Internal Monitoring of Eye Movement in Schizophrenia

2014-08-27 03:18:04 | BioPortfolio



- Researchers are studying how humans are able to move our eyes to a remembered region even when the target has disappeared. The ability to do this suggests that the brain can keep track of where the eyes have looked, without an external target for continued reference. This is called corollary discharge.

- Other research has indicated that patients with schizophrenia might have difficulty monitoring their eye movements. The corollary discharge process may be defective in patients with schizophrenia, and perhaps delayed in time. Researchers have developed a test to examine this possibility in the hope of learning more about schizophrenia and eye movement.


- To assess whether there is a defect in internal monitoring of eye movements in patients with schizophrenia.


- Individuals over 18 years of age who are able to give informed consent and are able to concentrate on a 20-minute task that involves following projected targets and moving their eyes to remembered locations.

- Individuals with schizophrenia will be recruited from an ongoing NIH protocol studying schizophrenia.

- In addition healthy will be recruited for this protocol.


- Researchers will check participants' vision in each eye, and ask them to sit at a machine that measures eye movement in order to complete research tasks. Researchers will monitor participants ability to complete these tasks.

- The first task involves simply following a target that jumps to different parts of the screen.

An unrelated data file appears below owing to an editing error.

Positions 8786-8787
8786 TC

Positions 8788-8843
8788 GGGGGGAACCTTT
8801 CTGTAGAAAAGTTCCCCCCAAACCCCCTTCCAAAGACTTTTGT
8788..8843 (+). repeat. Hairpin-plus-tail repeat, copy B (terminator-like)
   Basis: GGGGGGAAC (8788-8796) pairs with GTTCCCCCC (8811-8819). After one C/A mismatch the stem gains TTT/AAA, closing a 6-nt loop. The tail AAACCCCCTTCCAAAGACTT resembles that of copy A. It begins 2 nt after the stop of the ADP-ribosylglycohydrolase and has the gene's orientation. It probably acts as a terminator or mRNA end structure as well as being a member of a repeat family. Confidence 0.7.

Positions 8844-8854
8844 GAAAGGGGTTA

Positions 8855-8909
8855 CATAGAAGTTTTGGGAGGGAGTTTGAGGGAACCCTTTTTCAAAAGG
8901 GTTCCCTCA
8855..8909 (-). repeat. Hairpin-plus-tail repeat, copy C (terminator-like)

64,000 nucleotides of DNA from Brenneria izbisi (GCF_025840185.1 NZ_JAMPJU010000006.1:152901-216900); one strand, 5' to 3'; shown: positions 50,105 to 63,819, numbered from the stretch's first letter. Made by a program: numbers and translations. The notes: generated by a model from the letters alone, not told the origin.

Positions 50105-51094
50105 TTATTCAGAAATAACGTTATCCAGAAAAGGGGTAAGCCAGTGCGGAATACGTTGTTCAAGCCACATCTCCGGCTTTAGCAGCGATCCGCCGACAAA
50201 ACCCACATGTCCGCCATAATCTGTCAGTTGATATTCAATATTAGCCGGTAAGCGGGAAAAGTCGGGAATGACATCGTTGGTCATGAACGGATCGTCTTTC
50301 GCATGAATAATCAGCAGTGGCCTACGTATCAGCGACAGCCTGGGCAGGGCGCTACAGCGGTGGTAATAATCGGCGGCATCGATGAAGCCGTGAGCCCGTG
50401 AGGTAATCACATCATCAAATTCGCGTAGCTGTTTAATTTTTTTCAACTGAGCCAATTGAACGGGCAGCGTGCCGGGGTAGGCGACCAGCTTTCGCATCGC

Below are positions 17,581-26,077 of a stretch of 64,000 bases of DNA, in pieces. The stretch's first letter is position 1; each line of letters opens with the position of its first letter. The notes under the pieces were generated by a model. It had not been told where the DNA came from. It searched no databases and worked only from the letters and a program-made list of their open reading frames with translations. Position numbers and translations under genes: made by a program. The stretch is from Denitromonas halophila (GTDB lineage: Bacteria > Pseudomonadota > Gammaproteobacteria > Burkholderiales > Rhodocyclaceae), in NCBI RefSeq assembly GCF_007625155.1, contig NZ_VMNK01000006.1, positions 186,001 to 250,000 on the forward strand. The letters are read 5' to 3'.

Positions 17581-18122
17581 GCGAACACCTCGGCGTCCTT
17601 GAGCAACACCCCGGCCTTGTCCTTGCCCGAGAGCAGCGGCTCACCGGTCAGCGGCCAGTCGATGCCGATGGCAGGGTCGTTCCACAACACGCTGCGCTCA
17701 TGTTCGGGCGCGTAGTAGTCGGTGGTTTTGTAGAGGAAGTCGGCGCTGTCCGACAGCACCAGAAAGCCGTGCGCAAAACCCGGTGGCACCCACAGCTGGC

- The second is a 2-step task, in which a participant is asked to look at two separate light targets and then look at the remembered target positions when the lights are off.

- This protocol does not provide treatment. Participants will remain under the care of their own physicians during participation in this protocol.



To study if there is a defect in internal monitoring of eye movements in patients with schizophrenia.


Patients with schizophrenia and normal controls.


Patients and controls will be asked to follow targets to remembered locations and their eye movements will be monitored.


Eye movements will be examined for evidence of internal monitoring (corollary discharge) defects which would result in mislocalizing remembered targets.

Study Design

Time Perspective: Prospective




National Institutes of Health Clinical Center, 9000 Rockville Pike
United States


Not yet recruiting


National Institutes of Health Clinical Center (CC)

Results (where available)

View Results


Published on BioPortfolio: 2014-08-27T03:18:04-0400

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